On Monday, the UK became the first country to begin mass vaccination against the novel coronavirus pandemic using a vaccine manufactured by Pifzer. That vaccine should begin being rolled out in the U.S. soon—though there might not be enough to go around for a while, thanks in part to the White House’s purchasing decisions.
The New York Times reported this week that sources say when the Trump administration negotiated a $1.95 billion deal for 100 million shots of the Pfizer vaccine under its Operation Warp Speed program—enough for around 50 million people, as it requires two doses—it ignored warnings that far more would be needed, and turned down an option to lock in rights to future purchases. Instead, the White House opted to sign a provision allowing the feds to place orders for up to 400 million more doses at some unspecified time in the future. Now, according to the Washington Post, Pfizer has told federal officials they won’t be able to buy another batch until at least late June or July, as other countries snatched up remaining capacity.
There are other vaccine candidates in the pipeline; one manufactured by Moderna, which is also a two-dose version, is expected to be cleared for emergency use by the Food and Drug Administration in coming weeks. The feds have ordered 100 million doses, again enough for 50 million people. Other vaccines—such as ones developed by AstraZeneca and Johnson & Johnson—are under development but are expected to take until February to ship.
The U.S. is one of a relative handful of wealthy nations hoarding vaccine supplies, prioritizing the welfare of their own citizens above equitable global distribution to those of other nations who might be at individually higher risk. The overall spending the federal government has allocated to vaccine development and procurement is unprecedented, and the Centers for Disease Control and Prevention has committed to making initial taxpayer-funded doses free for recipients.
Still a study in Emerging Infectious Diseases in August 2020 estimated that 45.4 percent of the adult population of the U.S. may be at “increased risk for complications from coronavirus disease because of cardiovascular disease, diabetes, respiratory disease, hypertension, or cancer.”
The Trump administration is mulling an executive order to prioritize vaccine distribution to Americans, but it hasn’t explained how the order will actually secure more doses. Moncef Slaoui, the pharmaceutical executive appointed by Trump to head Warp Speed, appeared baffled and out of the loop when questioned about the order on ABC News’ Good Morning America on Tuesday.
“Frankly, I don’t know, and frankly, I’m staying out of this,” Slaoui told ABC. “I can’t comment. I literally don’t know.”
A senior administration official—albeit speaking anonymously—told the Post that they’re not miserly cheapskates, of course, but that the U.S. government had not hedged its bets on any one particular vaccine.
“Anyone who wanted to sell us … without an [FDA] approval, hundreds of millions of doses back in July and August, was just not going to get the government’s money,” the official told the paper.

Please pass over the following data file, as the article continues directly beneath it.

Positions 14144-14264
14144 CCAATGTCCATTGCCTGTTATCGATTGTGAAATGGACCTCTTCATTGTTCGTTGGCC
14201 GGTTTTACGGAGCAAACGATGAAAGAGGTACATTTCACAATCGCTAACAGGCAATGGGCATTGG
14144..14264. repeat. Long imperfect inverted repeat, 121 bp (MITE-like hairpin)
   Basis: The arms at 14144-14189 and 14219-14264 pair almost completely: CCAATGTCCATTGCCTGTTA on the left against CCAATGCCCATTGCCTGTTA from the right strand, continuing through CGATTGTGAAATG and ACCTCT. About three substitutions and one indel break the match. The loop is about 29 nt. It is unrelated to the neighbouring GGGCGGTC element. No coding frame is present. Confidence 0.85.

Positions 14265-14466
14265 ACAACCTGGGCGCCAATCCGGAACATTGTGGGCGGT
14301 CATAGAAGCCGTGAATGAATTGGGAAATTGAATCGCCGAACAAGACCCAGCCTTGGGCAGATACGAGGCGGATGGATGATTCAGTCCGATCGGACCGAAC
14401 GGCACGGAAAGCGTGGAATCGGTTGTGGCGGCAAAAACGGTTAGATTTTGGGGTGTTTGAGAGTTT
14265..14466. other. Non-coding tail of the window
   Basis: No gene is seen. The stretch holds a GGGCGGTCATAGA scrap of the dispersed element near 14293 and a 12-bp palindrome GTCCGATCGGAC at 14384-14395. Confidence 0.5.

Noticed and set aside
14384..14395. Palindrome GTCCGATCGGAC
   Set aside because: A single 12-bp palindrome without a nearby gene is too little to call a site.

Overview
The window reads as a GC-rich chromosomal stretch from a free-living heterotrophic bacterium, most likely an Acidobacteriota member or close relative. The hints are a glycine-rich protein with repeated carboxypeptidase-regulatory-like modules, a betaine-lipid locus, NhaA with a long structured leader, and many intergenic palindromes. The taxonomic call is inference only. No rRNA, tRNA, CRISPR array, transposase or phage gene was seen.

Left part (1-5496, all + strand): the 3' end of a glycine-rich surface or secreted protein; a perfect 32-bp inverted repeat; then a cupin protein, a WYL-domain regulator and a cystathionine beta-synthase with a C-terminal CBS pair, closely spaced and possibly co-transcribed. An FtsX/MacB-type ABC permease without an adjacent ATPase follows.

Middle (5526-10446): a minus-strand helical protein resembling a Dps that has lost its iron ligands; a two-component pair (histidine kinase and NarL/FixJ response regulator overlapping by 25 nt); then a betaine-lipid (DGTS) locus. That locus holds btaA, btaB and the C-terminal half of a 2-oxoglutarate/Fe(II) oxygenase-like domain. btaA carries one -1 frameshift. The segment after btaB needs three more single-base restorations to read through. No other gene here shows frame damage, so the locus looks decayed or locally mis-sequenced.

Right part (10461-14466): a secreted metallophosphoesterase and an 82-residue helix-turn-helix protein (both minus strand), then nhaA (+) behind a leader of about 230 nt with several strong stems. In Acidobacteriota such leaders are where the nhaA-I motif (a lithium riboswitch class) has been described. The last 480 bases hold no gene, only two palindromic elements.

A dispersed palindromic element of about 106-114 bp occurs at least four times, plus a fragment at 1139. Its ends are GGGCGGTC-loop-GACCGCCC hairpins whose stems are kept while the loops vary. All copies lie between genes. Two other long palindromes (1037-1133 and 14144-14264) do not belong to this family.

Another anonymous administration official told CNN, “they shouldn’t have closed the door [to more doses]... they could have left the door open.” The official added that “it’s going to look bad” if the competing vaccines aren’t as effective.
The Post wrote that Pfizer might be able to provide 50 million more doses by the end of Q2 and an additional 50 million by the end of Q3 (the end of September):
It was only last weekend, with a Food and Drug Administration clearance expected any day, that federal officials reached back out to the company asking to buy another 100 million doses. By then, Pfizer said it had committed the supply elsewhere and suggested elevating the conversation to “a high level discussion,” said a person familiar with the talks.
Pfizer said the company might be able to provide 50 million doses at the end of the second quarter, and another 50 million doses in the third quarter, the individuals said.
The White House has splurged on other pet projects, such as unproven treatments for the coronavirus touted by Trump as potential miracle cures.
As of July, the federal government (along with some state governments) spent at least $86.5 million and likely far more researching and procuring hydroxychloroquine, an antimalarial drug with unproven efficacy in treating the novel coronavirus. Flimsy initial research was spun by right wing media reports—later echoed by the president himself—asserting that Democrats and federal scientists were holding up the drug’s distribution for political reasons. Later research indicated hydroxychloroquine is useless in the fight against the coronavirus.
The entire cost of the 100 million doses of the Pfizer vaccine the U.S. has purchased so far comes to just shy of between 14 and 18 F-35 fighter jets, based on figures by POGO.
Slaoui told ABC on Tuesday that the summer was the wrong time to purchase additional vaccines, according to CNN.
“Let me remind everybody what our strategy is and has always been,” Slaoui told ABC. “We selected six different vaccines to build the portfolio, to manage the risk that some may work and some may not work, but also to ensure that as more than one would work that we would accumulate vaccine doses from this portfolio of vaccines.”
“...If somebody came to us and said, ‘Let’s buy more of this vaccine or that vaccine,’ no one reasonably would buy more from any one of those vaccines because we didn’t know which one would work and which one may be better than the other,” Slaoui added.
Update: 4:15 p.m. ET: Former FDA commissioner Dr. Scott Gottlieb—who, it must be pointed out, is on Pfizer’s board—claimed that the White House knew that interim data from manufacturers showed Pfizer’s vaccine was likely going to be effective when it turned down an expanded allotment.